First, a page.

A neighbor cat has been visiting for the last few weeks, and I assumed it was a male at first. It now looks more likely that she is a female.

I notice very clearly the mental field overlays here. When I thought he was a male, he looked male. My mind created a male overlay on the cat, both when he was here and when he wasn’t. And now that I think she is a female, she looks female. My mind creates a female overlay.

This is, of course, in addition to all the other mental field overlays my mind creates: Cat, boundary of the cat, my relationship with cats, ideas about this particular cat, and so on.

[Made into a regular article]

JUNE 20, 2023


Since I have Chronic Fatigue Syndrome (CFS), I need to be diligent in following my inner guidance, and especially with resting, drinking, eating, and so on.

When I am on my own, I am relatively good at following my inner guidance, my energy level becomes more stable, I can do more, and I don’t crash.

And when I am with others, I often forget or ignore my own signals and what I need to do, and I tend to crash more often.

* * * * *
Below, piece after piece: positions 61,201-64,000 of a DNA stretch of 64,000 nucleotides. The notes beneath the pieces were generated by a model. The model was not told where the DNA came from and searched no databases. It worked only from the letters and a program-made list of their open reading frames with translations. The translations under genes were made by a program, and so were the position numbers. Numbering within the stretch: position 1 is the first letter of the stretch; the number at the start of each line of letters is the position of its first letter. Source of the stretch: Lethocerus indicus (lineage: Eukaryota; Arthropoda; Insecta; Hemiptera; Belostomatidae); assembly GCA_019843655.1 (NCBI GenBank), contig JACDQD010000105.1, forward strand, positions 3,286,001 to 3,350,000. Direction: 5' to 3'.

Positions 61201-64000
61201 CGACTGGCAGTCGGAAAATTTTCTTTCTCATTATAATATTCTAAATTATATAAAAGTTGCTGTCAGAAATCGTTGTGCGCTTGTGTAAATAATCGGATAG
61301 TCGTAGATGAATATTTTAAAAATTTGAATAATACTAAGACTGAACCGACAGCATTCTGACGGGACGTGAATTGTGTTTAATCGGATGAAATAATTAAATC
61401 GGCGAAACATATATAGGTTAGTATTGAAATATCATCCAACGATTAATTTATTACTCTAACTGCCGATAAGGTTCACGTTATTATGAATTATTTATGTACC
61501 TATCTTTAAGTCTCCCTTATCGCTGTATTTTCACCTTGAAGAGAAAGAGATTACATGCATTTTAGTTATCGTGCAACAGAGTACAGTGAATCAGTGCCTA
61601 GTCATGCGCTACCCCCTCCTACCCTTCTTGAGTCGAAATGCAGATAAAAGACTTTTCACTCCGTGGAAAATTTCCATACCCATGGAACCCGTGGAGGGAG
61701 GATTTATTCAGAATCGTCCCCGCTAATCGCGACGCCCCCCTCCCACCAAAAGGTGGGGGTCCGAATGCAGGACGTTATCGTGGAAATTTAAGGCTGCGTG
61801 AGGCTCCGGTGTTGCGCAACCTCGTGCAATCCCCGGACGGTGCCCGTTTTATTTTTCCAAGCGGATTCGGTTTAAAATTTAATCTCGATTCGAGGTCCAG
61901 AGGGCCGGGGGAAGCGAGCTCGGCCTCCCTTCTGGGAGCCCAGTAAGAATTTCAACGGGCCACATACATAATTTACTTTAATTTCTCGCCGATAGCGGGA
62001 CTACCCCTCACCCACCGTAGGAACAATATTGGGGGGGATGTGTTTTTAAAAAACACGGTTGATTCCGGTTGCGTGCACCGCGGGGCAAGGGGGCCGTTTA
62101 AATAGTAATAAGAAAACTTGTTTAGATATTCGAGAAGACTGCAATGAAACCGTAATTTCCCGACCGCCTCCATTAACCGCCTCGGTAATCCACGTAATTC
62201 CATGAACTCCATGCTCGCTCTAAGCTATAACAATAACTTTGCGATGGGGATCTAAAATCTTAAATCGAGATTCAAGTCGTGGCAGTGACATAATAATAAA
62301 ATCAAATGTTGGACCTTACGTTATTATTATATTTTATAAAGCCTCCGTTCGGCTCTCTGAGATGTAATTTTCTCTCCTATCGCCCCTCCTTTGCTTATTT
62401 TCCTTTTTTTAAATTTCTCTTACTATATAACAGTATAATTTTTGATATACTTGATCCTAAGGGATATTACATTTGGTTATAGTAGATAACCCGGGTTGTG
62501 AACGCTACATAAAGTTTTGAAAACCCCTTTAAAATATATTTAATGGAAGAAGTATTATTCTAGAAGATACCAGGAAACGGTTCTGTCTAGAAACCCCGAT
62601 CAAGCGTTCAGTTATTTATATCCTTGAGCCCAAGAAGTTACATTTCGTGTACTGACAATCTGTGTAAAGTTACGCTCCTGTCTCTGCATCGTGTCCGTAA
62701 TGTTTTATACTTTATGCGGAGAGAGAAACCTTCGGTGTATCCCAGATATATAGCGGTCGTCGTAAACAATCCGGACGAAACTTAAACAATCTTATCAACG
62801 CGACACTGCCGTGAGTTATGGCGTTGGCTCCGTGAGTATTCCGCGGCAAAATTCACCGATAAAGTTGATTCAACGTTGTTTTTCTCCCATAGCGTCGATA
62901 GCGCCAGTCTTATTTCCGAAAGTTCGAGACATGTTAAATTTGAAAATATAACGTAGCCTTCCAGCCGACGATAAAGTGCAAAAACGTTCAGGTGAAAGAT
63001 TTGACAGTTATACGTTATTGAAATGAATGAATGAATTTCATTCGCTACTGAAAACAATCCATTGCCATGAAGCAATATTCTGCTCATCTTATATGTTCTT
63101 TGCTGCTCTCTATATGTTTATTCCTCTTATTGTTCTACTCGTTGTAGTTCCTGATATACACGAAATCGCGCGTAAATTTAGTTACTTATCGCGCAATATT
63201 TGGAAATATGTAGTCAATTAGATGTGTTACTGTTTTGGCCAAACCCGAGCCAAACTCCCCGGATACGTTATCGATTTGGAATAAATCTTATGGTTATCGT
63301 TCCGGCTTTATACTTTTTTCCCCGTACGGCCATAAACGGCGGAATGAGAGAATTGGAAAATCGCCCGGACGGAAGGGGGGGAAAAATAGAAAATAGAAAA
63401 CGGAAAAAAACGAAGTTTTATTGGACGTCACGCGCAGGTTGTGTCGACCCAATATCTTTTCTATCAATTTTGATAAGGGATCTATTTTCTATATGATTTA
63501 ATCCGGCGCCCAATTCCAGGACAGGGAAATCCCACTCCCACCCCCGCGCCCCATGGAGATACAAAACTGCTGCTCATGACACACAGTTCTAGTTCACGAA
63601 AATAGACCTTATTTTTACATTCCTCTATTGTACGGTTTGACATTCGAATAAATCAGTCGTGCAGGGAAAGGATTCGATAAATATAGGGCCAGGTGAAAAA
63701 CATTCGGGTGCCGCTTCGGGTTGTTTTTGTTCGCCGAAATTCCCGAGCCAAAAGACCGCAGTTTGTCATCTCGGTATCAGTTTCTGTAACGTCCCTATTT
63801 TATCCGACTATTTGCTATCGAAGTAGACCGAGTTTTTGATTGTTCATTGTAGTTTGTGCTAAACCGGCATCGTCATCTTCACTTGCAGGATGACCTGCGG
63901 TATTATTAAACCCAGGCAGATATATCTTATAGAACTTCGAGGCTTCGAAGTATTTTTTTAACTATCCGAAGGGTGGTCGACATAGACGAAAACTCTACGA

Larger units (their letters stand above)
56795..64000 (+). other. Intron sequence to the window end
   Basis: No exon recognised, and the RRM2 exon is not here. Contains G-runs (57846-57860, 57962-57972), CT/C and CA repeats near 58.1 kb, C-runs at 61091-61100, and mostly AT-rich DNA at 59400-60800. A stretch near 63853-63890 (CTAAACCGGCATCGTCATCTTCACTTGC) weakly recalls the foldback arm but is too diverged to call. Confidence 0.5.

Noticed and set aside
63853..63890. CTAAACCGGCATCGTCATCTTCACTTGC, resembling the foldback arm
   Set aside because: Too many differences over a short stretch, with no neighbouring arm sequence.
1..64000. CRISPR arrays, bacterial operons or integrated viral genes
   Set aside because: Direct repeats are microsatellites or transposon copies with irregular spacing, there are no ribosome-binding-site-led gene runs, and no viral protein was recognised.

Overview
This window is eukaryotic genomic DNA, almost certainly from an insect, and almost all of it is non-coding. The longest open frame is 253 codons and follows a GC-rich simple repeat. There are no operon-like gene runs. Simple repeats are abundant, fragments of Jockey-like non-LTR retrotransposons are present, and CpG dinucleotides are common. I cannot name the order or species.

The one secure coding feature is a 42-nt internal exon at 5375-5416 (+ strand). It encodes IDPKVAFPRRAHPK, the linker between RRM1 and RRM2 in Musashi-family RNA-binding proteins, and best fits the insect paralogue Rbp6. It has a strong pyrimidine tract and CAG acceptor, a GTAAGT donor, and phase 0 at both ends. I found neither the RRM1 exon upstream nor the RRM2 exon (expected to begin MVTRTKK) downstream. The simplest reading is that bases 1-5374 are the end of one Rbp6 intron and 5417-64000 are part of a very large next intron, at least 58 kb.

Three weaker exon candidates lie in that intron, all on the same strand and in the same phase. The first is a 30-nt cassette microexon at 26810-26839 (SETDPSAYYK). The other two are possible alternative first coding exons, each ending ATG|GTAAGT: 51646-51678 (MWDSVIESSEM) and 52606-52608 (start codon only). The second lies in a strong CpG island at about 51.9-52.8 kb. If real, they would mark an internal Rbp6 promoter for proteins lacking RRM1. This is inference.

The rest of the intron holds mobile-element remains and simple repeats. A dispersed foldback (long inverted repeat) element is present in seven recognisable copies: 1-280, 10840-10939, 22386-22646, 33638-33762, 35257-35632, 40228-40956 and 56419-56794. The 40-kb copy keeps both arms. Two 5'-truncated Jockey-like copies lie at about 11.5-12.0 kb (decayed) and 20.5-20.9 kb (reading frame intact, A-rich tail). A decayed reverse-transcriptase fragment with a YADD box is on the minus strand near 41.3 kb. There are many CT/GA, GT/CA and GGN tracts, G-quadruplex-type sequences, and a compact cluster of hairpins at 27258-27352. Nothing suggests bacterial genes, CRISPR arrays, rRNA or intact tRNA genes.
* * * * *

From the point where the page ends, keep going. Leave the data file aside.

So the question for myself is: What would I do if I was on my own? Would I rest? Drink? Eat something? What would I do? And then do it, even if it’s not what the others are doing, and even if a part of me may be afraid of judgment or that they will feel rejected.

This reminds me of a guideline from Jes Bertelsen: When you are with others, be as if you are alone. And when you are alone, be as if you are with others.

Sometimes, we do things while alone we wouldn’t do with others. (Often, quite innocent things.) For instance, I may eat a whole bag of tortilla chips or several dessert servings at once. And sometimes, we do things with others we wouldn’t do if alone. In my case, I may ignore my inner guidance when it comes to rest, water, and food.

[Made into a regular article]

JUNE 22, 2023


Probably like many others, I sometimes pick up information from places.

Many years ago, I would go to Milwaukee to join the Process Work practice group there. I stayed with one of the senior members, downstairs in her house which used to be a kind of bar or restaurant. I slept on a massage table. During the night, I had a series of dreams with strong archetypes and it seemed that the dreams oddly enough didn’t “belong to me”. They seemed to come from somewhere else, somehow.

I mentioned this to my host, and she said that she works with clients in just that area, and my dreams reflected themes her clients had worked on recently.